What now for India and England?
The first response to terrorism has always been that those who commit evil must not deflect us from pursuing our normal way of life.
Nobody can deny the horrors that have unfolded in Mumbai. It is a city I shall always call Bombay and the one where I grew up. For me to witness the events of the last few days on television in places I have known so well has been heartbreaking.
I could not see the pictures of the Taj Mahal Palace hotel without thinking of the Sea Lounge, where I spent so much of my teenage years gazing out to the Arabian Sea while consuming pineapple cake and sweet lime and soda - a great drink in a hot country.
The question is do these dastardly attacks justify calling off a cricket tour? And if the answer is yes, what does it say about our attitude to terrorism?
Or does it perhaps say something about our attitude to countries such as India?
Is it possible that those who are calling for the tour to be called off are really proposing different standards for different parts of the world?
The events in Mumbai have been compared to New York's 11 September 2001 and London 7 July 2005. When 7/7 happened, the Australians were touring England. And remember 7/7 was followed by 21/7, the second, but fortunately failed, terrorist attack on London.
The same day England were playing Australia in the first Ashes Test at Lord's in a series that has gone down in history.
The following day Jean Charles de Menezes was shot dead not far from the Oval.
Can you imagine the reaction if Australian cricketers had said they were going home because London was not safe?
Recall the disgust expressed by some, when after 9/11, America's golfers refused to fly to Europe for the Ryder Cup, causing the historic event to be rescheduled.
So are the horrors in Mumbai different?
The terrorists in Mumbai were hunting down British and American passport holders. Asking cricketers to return against that background, it can be argued, might be putting their lives at unacceptable risk.
But the fact is that ever since the Iraq invasion, westerners have been at risk in many countries. If that was the criteria by which we judged things then foreign travel of almost any kind would be impossible.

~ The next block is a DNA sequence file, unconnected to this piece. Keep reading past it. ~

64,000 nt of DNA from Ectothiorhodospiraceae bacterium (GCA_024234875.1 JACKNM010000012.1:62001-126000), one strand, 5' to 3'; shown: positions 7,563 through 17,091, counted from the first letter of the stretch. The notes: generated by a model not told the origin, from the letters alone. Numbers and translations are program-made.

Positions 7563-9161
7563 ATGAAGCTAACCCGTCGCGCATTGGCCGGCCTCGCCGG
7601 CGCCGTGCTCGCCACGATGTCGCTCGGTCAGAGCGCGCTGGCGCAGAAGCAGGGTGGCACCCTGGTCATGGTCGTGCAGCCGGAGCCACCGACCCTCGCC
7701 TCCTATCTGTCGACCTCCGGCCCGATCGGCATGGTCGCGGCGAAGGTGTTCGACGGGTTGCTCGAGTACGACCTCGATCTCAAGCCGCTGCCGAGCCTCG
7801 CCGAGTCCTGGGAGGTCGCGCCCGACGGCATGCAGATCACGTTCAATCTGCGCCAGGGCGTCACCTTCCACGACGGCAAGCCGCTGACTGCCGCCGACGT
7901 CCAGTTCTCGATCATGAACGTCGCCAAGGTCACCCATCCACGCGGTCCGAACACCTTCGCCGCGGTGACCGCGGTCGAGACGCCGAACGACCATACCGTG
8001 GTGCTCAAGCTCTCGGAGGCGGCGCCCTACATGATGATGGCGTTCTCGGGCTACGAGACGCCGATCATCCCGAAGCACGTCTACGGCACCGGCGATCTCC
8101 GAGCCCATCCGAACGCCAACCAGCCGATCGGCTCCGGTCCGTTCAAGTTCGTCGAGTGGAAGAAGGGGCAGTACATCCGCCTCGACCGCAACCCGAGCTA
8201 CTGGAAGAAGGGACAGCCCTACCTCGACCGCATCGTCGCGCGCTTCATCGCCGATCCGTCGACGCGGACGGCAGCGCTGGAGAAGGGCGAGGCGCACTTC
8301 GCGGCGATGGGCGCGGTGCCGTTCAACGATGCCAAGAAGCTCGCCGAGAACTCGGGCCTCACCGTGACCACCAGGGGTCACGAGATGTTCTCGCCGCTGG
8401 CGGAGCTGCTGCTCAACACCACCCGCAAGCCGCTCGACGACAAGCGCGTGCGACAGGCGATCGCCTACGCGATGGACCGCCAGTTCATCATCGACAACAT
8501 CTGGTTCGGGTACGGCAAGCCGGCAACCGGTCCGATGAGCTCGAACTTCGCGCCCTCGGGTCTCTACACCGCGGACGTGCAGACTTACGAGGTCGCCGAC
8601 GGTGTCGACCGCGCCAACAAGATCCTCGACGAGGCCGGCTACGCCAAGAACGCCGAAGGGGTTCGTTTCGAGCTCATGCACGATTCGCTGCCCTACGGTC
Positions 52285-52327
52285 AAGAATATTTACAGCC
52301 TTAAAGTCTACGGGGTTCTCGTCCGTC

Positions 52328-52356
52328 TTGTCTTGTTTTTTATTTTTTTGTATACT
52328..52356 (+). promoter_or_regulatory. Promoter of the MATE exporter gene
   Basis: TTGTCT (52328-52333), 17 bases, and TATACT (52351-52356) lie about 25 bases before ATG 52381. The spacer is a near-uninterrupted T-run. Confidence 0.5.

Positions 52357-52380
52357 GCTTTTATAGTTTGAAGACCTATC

India has not been immune to terrorism and it is worth noting that in the midst of the Indian Premier League (IPL) series earlier this year bombs went off in Jaipur. Just a day later the Rajasthan Royals, captained by Shane Warne, played a match in the city.
I am well aware that Indian cricket bosses have their own particular cricketing agenda.
India, the established economic powerhouse of cricket, seem to have discovered a team that can convert the millions their cricketers earn into a winning formula on the field.
Indian cricketers, so often underachievers, may at last be realising the country's immense potential.
And in the IPL, India has discovered a winning domestic cricket formula - in no other country does domestic cricket thrive in this way.
What is more the proposed Champions League may prove to be cricket's equivalent of football's Uefa Champions League, which attracts millions of spectators and millions of dollars.
If at this potential moment of triumph Indian cricket becomes a no-go area for foreigners, much as Pakistan cricket has, it would not only damage Indian cricket but world cricket.
Suddenly the economic powerhouse of the game would not be able to play the game in its own backyard. The consequences of that for world cricket would be immense.
However, it is not merely on grounds of economics that Indians want the cricket to continue.
India is a vast country. Mumbai may be out of bounds for some time but even as the events were unfolding, England's cricketers were 850 miles away, very nearly the distance between London and Rome. It should be possible to move the Tests to places far from Mumbai.
Also Indians are great optimists and have a record of surviving all sorts of things.
I have been struck by this optimistic mood in the aftermath of the attacks.
I still have many of my school friends in the city and it was interesting to hear their reactions. Their response was similar to the spirit Londoners displayed during the Blitz. One of them was dining near Mumbai's railway station. They heard of the attack, waited in their restaurant and finally at 3am got home in a convoy.
I spoke to one of my oldest school friends less than 24 hours after the attacks. I got hold of him as he walking along Marine Drive. It is a walk I had often taken in his company when we were both at school. Now he was not far away from the Oberoi Hotel, another of the siege hotels. He described the scene to me and as I expressed anxiety he said: "We Indians are great optimists. We shall come out of this, do not worry, And I do hope the English cricketers do not abandon this tour. Apart from India's bowling what do they have to fear? We cope with it, why can't they?"
I hope for his sake and millions of Indians England do go back.
Of course, some English cricketers may not want to, and that is entirely their prerogative. In such cases, just as with England's tour to India in 2001, individual cricketers should be given an opt-out.
But if proper assurances over security can be given, I would like to see the team return.
India has its problems, immense problems. But it is not ungovernable. And it is possible to play cricket in this huge country away from the trouble.